Crossings This Off The List
The Crossings, Putnam
Alright, look. I hate to be “that guy,” but with certain things I kinda sorta hafta do it. When I am tasked with “completing” Putnam and have been visiting and writing about every brewery and brewery-like entity in the state for a decade, I must visit The Crossings.
And I have to write about it.
I’m sure it’s owned and operated by lovely people. They’ve turned the old train station in “downtown” Putnam into a vibrant, attractive, fun little brewpub.
And it’s that brewpubbiness that brought me here and why I’ve devoted a page to it.
Except… it’s not really a brewpub. It’s an extract brewpub. Which were fairly commonplace maybe a decade ago? Maybe never? I don’t know.
The Crossings popped onto my radar when it first opened because all new breweries and brewpubs pop onto my radar. I followed along online through its first year and oof, Yelpsters and the like were not very kind. Not that I trust Yelpsters at all, of course.
But the beercentric review sites were even less kind. And really, the only reason I’d be going to The Crossings was for their beer. But… we’ll get to that in a bit.
The boys and I were in Putnam to do a bunch of stuff and happened to visit during some giant town-wide car show. It was actually pretty cool and Damian held it together pretty well in the crowds. But I was concerned that at 12:30 PM, with thousands of people in town, that The Crossings would be packed. Literally every parking space in town was taken.
We entered and… the dining area was relatively empty. Hm. Thousands outside. Tens inside. I found that curious. But it’s a cool space, as they’ve retained the train station feel of the place, and have decorated it appropriately. The boys liked that.
We sat and placed our order. The staff was attentive to us (you see, Yelpsters!) and pleasant. I’m not even going to bother with the food much. My turkey burger was good enough I guess. The kids’ meals were awful; really and truly awful, but whatever. Plenty of restaurants don’t give a hoot about that part of their menu.
Calvin’s pizza tasted to me like a store brand frozen mess – but he enjoyed it! And Damian’s chicken fingers were similarly terrible – but he ate them!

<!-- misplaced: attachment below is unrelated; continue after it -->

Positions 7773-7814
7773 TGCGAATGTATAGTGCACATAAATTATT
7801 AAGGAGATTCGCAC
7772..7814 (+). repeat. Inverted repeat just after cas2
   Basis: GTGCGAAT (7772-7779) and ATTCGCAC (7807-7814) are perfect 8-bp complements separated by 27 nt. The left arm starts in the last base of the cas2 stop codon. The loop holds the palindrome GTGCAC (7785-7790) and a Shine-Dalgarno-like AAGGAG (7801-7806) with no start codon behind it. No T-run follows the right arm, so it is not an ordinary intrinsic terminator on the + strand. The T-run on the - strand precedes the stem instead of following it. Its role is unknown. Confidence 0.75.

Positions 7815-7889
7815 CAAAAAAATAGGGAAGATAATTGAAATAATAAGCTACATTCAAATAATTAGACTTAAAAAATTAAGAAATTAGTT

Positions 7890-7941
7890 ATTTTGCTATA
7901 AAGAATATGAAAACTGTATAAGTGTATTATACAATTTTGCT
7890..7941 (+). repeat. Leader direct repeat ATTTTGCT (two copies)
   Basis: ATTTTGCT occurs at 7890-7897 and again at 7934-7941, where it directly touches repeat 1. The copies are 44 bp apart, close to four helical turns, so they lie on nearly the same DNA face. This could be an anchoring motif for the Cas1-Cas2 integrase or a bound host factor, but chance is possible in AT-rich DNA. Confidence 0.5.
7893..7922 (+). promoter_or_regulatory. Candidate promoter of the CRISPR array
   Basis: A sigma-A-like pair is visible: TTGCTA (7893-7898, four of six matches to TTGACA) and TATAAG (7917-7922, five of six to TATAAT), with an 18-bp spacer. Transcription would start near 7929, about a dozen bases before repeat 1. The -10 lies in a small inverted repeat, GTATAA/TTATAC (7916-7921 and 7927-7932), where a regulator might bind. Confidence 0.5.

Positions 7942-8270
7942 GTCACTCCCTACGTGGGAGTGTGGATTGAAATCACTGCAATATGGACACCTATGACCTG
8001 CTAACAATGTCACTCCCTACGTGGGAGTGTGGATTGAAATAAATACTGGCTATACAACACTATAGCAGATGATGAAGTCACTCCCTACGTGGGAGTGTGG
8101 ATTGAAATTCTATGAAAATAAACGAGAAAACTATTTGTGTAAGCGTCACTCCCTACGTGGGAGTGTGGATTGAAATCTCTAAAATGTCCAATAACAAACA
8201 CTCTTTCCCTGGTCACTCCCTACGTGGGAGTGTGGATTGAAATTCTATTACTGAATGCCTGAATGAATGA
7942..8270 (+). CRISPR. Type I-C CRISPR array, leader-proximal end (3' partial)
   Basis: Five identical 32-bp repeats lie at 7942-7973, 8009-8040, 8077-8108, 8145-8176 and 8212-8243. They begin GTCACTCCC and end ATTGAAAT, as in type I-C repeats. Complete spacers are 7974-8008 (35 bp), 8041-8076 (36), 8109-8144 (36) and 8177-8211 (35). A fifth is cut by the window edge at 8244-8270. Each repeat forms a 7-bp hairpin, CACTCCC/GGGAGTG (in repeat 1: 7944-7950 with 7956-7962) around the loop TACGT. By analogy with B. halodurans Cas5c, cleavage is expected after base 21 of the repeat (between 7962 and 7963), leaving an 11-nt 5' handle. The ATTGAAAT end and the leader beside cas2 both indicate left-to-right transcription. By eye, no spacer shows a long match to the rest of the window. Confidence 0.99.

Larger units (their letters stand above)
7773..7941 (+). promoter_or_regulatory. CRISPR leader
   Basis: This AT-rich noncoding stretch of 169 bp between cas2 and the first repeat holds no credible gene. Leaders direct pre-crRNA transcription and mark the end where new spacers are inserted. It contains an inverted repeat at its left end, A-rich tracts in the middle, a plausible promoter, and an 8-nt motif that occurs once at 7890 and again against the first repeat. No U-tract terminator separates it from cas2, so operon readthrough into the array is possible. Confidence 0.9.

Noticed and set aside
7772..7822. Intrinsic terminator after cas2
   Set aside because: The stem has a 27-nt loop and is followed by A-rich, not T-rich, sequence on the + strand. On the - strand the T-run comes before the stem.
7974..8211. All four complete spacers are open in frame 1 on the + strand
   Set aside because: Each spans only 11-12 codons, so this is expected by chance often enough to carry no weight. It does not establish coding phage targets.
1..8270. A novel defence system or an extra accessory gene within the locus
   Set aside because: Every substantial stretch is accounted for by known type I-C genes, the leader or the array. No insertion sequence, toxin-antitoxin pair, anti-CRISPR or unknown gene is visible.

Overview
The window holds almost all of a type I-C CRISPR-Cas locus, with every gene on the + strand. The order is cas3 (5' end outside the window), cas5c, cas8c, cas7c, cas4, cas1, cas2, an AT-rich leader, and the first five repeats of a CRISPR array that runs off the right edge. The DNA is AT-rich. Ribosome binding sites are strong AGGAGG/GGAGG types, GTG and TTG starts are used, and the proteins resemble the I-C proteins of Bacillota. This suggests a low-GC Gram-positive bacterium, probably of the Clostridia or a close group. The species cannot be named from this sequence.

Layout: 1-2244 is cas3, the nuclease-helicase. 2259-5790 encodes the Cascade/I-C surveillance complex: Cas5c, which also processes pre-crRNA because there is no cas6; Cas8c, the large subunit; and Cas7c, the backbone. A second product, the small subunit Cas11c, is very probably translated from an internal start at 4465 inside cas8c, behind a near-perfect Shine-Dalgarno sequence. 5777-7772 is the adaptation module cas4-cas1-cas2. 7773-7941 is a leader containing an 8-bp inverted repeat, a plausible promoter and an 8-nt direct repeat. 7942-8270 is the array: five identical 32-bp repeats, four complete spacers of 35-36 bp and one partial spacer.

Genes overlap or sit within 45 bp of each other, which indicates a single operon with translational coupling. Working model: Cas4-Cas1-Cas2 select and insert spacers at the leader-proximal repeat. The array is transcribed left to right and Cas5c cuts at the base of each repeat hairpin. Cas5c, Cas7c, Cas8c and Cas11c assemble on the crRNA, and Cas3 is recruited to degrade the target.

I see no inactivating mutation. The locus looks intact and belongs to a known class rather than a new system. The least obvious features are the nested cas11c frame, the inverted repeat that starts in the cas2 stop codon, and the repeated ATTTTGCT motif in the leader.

Okay, so, The Crossings as a brewpub has been written off by beer drinkers pretty much since they opened. Simply because there beer is terrible. Although, during my visit there were only two “house brewed” beers on offer: a pilsner and a saison.
I got the pilsner. It was… not bad actually. A bit off on color and slightly under carbonated, but the flavor was better than I’d expected. It was, as you’d expect, a Budweiser with a tiny bit more grain (rather than corn) flavor. I didn’t try the saison. Shoot me.
The Crossings usually has four or five of their own beers on tap from what I’ve read. Or they used to. Maybe they’ve seen the light and realize that beer drinkers like good beer, so they’ve scaled back their own beer? I don’t know.
If you’re confused, here’s what an extract brewery is. Say there’s a bakery in town. They sell cakes. They bake them “in house,” but all they are doing is taking Duncan Hines boxes of cake mix, adding some eggs, mixing it, and baking it. That’s an extract brewery.
Meanwhile, the bakery down the street is a scratch bakery, akin to an “all grain” brewery. Just like baking from scratch, these brewers start not with a box of pre-made mix, but with a sack of grain, a sack of hops, water, and yeast. And they brew beer from that.
Is extract brewing “bad” per se? No. Tons of homebrewers do it and it’s fine. But in commercial brewing in 2017, it’s just… not what people do. With 53 all-grain breweries in Connecticut as of the end of September 2017, and several all-grain brewpubs… The Crossings is an outlier. And not a good outlier.
And that’s just not going to work for many people. Do enough people care about this stuff to actually affect The Crossings’ bottom line? I have no idea.